name
in a database, find your supervisor's name and automatically add the
supervisor's name to the document.


4. Other templates are designed to give you standard text as a

starting
point for your document. In a business, you might have a standard

contract
for buying goods and services. The template would hold all the

required text
of the contract, perhaps dozens of pages of text. It may have places

for you
to type the name of the supplier, the price and so on. Templates like

this
may or may not care much about formatting or layout.


5. Some templates use a wizard. When you create a new document from

this
kind of template, a wizard opens that asks you for information, and

then
puts the information into the new document. There are some built-in

wizards
in Word. Try File New. In the Task pane at the right, click On My
Computer. Now, on the Other Documents tab, click the Calendar Wizard,

and
then click OK.


There are several templates built in to Word (which you can access

through
File New and "On my computer"). You can download templates from

Microsoft
at http://office.microsoft.com/en-au/te...323741033.aspx.

And, of
course, you can create your own templates.

Hope this helps.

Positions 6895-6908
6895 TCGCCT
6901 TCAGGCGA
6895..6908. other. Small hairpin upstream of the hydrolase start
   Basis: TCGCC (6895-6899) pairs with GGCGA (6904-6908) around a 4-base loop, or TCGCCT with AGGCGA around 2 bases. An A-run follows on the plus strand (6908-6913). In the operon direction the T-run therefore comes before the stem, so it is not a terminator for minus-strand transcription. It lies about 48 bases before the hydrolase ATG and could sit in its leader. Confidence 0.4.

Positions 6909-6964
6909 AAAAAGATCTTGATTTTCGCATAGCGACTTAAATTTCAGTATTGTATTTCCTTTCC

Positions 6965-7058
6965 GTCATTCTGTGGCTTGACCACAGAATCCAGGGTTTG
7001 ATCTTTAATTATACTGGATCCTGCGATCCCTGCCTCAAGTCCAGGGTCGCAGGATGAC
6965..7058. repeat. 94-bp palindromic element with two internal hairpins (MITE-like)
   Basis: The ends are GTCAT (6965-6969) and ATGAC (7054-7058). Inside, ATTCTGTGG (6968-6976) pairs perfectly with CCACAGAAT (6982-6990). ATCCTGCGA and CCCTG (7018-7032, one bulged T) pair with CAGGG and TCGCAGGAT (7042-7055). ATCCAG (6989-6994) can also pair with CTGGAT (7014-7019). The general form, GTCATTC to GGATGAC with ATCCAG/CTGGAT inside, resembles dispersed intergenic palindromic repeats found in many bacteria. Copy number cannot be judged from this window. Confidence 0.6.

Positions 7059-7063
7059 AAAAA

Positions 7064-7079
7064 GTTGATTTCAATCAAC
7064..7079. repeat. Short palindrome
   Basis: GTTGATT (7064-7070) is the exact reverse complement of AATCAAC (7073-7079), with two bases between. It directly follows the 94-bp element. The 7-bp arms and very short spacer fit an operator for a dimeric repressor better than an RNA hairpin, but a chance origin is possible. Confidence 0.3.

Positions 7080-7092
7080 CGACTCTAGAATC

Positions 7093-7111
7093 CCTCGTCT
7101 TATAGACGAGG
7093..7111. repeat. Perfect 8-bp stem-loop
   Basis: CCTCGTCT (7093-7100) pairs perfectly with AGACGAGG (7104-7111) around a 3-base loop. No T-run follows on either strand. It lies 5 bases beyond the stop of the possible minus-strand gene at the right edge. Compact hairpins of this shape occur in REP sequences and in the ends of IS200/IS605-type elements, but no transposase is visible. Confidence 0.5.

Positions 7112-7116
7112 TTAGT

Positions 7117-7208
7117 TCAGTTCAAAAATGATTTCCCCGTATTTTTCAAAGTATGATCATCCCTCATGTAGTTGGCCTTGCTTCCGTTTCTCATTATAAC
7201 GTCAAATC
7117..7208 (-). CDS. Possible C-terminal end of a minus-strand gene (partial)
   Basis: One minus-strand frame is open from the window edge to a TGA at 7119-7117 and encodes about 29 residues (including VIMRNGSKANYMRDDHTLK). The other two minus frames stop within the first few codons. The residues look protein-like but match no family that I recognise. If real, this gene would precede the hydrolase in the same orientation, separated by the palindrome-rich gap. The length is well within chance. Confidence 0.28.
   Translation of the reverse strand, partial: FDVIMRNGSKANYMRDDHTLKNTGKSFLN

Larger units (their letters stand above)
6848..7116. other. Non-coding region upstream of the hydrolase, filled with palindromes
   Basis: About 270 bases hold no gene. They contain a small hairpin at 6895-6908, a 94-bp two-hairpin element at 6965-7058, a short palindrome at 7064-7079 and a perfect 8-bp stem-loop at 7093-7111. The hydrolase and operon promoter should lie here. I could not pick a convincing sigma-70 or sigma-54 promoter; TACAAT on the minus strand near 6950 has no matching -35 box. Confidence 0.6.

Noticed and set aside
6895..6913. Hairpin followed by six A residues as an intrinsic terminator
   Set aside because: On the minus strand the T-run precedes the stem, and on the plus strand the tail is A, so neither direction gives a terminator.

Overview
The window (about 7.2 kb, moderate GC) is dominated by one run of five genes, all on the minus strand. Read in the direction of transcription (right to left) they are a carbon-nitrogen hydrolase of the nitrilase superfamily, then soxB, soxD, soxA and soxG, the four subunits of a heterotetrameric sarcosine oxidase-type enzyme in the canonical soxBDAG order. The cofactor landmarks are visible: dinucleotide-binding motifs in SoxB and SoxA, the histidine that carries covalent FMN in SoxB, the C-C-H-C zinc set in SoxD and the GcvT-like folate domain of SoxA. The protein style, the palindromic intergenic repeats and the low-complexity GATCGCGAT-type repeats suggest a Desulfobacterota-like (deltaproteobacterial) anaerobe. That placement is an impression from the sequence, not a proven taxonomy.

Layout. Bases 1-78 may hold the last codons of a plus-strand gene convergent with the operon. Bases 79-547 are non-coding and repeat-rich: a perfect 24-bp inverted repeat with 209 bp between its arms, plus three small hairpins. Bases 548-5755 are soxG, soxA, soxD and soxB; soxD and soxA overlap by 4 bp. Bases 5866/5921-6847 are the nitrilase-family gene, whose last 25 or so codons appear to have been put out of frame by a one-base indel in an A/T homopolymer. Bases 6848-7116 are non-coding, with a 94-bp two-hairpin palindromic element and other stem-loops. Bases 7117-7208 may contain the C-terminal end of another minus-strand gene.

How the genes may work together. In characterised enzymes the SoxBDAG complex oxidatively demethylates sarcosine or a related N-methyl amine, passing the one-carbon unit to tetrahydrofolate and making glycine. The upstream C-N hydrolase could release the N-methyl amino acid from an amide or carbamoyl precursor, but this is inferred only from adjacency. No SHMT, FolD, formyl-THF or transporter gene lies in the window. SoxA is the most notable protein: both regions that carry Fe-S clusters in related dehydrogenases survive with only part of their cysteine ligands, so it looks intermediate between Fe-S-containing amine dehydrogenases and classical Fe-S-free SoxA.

Shauna Kelly. Microsoft MVP.
http://www.shaunakelly.com/word


"TheWheel" wrote in message
...
Nothing I've seen starts at the begining and moves forward!

Simple! How do you use a template?

File Projects My Templates?

THEN WHAT?

Are there ANY fields, or do I just type stuff on?

If I need additional sets of things, what do I do? Just type them

in, or
copy and paste the template lines?

How should I replace the template text? Search and replace?

Highlight and
Type? Type and delete?

How how how!




  #9   Report Post  
Posted to microsoft.public.word.docmanagement
TheWheel TheWheel is offline
external usenet poster
 
Posts: 13
Default How do you use a template?

Suzanne, Indeed. The reason Eskimos are reputted to have seven different
names for "snow" is that there are seven significantly different
relationships to snow, for the eskimo.

I'm beginning to believe that "templates" covers an almost equal number of
significant differences with only one indistinct term: templates.

I used to create a boiler plate of text and save it in a file I would re-use
to cut down typing required... I called that a template at one time. The fill